By Robert Barnes
Washington Post Staff Writer
Tuesday, September 9, 2008
The Supreme Court yesterday ordered briefs on the question of whether it should reconsider its June decision that it is unconstitutional to impose the death penalty on those who rape children.
The state of Louisiana and the Justice Department have asked the court to reconsider the 5 to 4 decision because the court was not made aware of what they consider a crucial development: that Congress in 2006 made child rape a capital offense under military law.
No one presented that fact -- it seems none of the parties knew at the time that it existed -- when the court said in June that there was no evidence of a national consensus in favor of putting child-rapists to death. The court further found that in its "independent judgment," child rape could not be compared to murder in terms of warranting the death penalty.
Justice Anthony M. Kennedy wrote the opinion, joined by Justices John Paul Stevens, David H. Souter, Ruth Bader Ginsburg and Stephen G. Breyer. It provoked a sharp dissent from the other four justices and was among the most controversial of the term. Presidential candidates John McCain and Barack Obama criticized the ruling.
The decision overturned the death penalty for Patrick Kennedy, 43, who was convicted of raping his 8-year-old stepdaughter in Louisiana in 1998. Justice Kennedy noted in his opinion that Louisiana is one of six states that allowed the death penalty for the crime.
Louisiana did not note in its briefs the little-known change Congress made to military law provisions or the addition of the provision to the Manual for Courts-Martial by President Bush, in an executive order.
The Justice Department admitted its error in not seeking to join the case or advising the court of the law.
This summer, the department and Louisiana asked the court to rehear the case.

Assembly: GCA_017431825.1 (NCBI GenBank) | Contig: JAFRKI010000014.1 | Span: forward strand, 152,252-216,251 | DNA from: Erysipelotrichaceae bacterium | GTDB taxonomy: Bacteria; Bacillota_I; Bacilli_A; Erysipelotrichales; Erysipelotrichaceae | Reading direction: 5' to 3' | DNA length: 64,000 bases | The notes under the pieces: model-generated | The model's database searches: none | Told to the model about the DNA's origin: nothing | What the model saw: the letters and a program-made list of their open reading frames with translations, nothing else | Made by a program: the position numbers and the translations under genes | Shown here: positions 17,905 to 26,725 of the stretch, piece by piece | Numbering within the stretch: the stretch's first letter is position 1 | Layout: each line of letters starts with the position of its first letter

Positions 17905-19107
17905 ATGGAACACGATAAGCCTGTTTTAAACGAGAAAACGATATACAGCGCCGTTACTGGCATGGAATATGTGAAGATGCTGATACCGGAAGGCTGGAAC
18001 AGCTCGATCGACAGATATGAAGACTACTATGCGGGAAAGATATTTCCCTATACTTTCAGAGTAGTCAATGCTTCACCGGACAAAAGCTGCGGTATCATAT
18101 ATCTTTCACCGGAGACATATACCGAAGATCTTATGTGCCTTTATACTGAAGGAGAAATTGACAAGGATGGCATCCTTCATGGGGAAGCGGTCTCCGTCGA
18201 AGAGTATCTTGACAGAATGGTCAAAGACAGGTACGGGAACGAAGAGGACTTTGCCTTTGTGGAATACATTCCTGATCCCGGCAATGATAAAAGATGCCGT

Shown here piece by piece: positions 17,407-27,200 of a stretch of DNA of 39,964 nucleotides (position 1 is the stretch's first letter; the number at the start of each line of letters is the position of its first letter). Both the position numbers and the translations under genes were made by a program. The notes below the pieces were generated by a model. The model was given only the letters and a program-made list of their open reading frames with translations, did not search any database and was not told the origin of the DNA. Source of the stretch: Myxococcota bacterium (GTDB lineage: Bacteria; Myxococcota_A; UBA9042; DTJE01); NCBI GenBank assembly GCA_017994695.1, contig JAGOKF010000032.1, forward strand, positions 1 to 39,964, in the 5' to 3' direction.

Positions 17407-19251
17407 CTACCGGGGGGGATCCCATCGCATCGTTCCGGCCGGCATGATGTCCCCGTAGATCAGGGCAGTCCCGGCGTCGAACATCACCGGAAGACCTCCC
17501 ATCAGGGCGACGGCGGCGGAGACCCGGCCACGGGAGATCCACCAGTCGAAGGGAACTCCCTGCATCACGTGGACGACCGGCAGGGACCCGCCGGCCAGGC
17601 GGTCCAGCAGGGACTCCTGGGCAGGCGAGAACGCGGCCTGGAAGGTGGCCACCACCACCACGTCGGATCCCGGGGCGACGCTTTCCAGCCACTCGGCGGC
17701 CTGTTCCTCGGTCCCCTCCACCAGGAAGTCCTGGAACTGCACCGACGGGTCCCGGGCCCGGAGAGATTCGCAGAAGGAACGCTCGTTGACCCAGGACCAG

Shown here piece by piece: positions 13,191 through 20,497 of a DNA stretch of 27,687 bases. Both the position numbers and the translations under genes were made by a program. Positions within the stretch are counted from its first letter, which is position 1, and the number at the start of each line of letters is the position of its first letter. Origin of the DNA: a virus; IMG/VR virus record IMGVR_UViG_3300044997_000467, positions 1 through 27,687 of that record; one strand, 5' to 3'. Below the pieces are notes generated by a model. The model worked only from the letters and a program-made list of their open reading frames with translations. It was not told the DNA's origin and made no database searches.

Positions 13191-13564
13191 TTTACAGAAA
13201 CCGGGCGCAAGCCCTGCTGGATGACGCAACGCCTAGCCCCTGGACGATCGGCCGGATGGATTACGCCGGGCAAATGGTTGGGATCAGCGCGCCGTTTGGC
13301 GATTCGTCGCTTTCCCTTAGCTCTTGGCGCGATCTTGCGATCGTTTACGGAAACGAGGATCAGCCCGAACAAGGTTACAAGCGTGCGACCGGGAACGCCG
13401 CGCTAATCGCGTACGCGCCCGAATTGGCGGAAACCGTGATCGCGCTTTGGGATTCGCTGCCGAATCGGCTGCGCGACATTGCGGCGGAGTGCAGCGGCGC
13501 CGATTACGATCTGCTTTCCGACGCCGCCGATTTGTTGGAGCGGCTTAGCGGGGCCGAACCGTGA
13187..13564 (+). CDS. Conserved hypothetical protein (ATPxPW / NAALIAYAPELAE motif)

"The United States regrets that it did not previously bring those pronouncements to the court's attention," Acting Solicitor General Gregory G. Garre wrote in a petition. "Because the court did not have a complete description of the relevant legal landscape, the court's decision rests on an erroneous and materially incomplete assessment of the 'national consensus' concerning capital punishment for child rape. That error undermines the foundation for the court's decision."
The court yesterday requested briefs from Kennedy's attorney, the state of Louisiana and the Justice Department "addressing not only whether rehearing should be granted but also the merits of the issue raised in the petition for rehearing."
The court gave the parties a relatively short time frame, indicating that it wanted to rule on the issue at its opening conference of the term, scheduled for Sept. 29.
The court has several options, including rehearing the case, adjusting its opinion or simply denying the rehearing request. It would require the vote of at least one of the justices in the majority to rehear the case.
The existence of the military law came to light only because a civilian Air Force lawyer, Dwight Sullivan, noted it in his military law blog after the decision. "The Supremes Dis the Military Justice System," Sullivan wrote on his CAAFlog blog. His report led to a front-page New York Times article on the omission.